When CD133 as a target was concerned, Sasaki et al.[54] developed a DC-based vaccine inhibited the tumorigenicity of CD133+ HCC cells subcutaneously injected into nude mice. Our previous study demonstrated that AKT1 inhibitor can significantly reduce the expression of the survival proteins that was primarily expressed endogenously in CD133+ HCC cells[30]. Smith et al.[59] developed an anti-CD133 antibody-drug conjugate that could inhibit growth of CD133+ HCC cells. Lang et al.[60] prepared a 131I-CD133 monoclonal antibody (mAb) with specific selectivity that could lead to clinical significance in liver cancer treatment. Huang et al.[61]. developed an bispecific antibody (BsAb) of anti-CD3/anti-CD133 and coagulate it to the cytokine-induced killer (CIK) cells to effectively target and kill CD133+ cells.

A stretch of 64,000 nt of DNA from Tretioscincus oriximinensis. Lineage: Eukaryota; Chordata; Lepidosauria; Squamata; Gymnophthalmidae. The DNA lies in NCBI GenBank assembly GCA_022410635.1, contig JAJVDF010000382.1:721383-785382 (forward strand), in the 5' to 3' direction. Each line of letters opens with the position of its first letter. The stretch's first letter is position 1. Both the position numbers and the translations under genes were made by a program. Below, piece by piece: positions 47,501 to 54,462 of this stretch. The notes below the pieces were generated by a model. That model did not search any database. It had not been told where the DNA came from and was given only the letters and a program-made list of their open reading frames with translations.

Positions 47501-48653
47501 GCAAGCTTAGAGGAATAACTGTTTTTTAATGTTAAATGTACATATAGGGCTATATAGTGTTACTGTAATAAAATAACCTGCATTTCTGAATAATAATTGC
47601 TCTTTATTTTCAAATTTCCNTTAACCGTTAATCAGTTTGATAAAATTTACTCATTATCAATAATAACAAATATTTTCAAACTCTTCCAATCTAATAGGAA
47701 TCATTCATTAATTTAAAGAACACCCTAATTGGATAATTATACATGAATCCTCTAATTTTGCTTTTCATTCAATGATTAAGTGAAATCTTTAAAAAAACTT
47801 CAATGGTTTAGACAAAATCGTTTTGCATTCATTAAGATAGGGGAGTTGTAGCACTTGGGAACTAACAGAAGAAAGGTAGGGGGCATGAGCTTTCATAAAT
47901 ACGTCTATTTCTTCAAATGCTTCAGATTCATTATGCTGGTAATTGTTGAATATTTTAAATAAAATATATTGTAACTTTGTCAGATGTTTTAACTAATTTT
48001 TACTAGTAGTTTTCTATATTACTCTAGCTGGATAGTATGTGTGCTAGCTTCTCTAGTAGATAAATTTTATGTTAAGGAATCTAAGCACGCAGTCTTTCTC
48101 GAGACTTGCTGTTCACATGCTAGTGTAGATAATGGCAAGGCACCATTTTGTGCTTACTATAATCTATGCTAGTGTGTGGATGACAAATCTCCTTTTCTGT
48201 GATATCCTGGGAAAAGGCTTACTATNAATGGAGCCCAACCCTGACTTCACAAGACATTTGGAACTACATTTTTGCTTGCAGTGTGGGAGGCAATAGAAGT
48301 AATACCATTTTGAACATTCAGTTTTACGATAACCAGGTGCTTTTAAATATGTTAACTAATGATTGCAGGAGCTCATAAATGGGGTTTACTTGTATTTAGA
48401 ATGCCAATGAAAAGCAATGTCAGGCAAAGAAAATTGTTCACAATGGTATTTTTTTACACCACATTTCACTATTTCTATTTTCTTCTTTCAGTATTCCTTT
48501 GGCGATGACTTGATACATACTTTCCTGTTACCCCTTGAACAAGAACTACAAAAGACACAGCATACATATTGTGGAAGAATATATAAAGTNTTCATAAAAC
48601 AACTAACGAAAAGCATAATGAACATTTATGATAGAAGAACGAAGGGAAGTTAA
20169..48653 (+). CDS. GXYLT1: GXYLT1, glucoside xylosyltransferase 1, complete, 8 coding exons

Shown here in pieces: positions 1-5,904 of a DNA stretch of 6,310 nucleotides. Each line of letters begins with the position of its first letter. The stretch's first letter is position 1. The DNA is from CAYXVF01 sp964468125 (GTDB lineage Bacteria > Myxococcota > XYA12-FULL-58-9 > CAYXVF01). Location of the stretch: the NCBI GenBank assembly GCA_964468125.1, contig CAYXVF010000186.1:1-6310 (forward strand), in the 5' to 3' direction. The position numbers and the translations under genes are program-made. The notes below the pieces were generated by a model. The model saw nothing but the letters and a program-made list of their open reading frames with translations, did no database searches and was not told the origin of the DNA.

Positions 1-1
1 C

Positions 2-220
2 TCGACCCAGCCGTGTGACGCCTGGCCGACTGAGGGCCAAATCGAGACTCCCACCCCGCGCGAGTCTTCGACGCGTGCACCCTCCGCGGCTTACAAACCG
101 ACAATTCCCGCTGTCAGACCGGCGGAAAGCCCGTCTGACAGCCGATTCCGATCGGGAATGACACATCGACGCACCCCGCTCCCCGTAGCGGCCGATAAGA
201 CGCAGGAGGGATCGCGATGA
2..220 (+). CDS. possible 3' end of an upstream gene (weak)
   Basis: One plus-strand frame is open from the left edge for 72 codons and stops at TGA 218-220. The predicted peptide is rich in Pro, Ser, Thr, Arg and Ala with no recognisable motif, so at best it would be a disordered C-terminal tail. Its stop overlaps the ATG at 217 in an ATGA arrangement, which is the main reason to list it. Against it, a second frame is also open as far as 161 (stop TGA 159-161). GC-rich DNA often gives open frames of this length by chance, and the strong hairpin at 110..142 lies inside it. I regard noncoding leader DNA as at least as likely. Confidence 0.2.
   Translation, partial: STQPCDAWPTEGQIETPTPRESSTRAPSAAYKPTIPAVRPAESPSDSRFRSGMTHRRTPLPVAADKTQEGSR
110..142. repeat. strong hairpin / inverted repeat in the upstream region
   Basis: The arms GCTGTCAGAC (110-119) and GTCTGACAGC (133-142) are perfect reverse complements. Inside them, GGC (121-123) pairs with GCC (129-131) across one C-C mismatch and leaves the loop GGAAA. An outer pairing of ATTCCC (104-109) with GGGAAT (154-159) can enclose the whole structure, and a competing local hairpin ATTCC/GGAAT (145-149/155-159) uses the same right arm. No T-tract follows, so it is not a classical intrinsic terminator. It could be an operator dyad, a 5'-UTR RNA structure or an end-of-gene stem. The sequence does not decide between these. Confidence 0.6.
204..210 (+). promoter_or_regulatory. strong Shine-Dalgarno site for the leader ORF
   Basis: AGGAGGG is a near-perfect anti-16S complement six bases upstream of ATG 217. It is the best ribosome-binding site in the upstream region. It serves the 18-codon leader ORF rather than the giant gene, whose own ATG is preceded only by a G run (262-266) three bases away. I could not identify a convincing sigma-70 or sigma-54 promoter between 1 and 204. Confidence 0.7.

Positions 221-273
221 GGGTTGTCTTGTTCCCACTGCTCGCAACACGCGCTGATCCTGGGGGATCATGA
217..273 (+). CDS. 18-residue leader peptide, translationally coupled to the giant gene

CD44

    CD44, firstly was recognized as a lymphocyte homing receptor[62], can be broadly detected in multiple tissues including embryonic[63], hematopoietic[64], mesenchymal[65], and cancer stem cells[66-69]. In humans, CD44 gene comprises 20 exons and 19 introns and undergoes complicated alternative splicing to generate CD44 standard form (CD44s)[70-72] and CD44 variant splice isoforms[73]. CD44 is involved in the interaction between cells and extracellular matrix[74].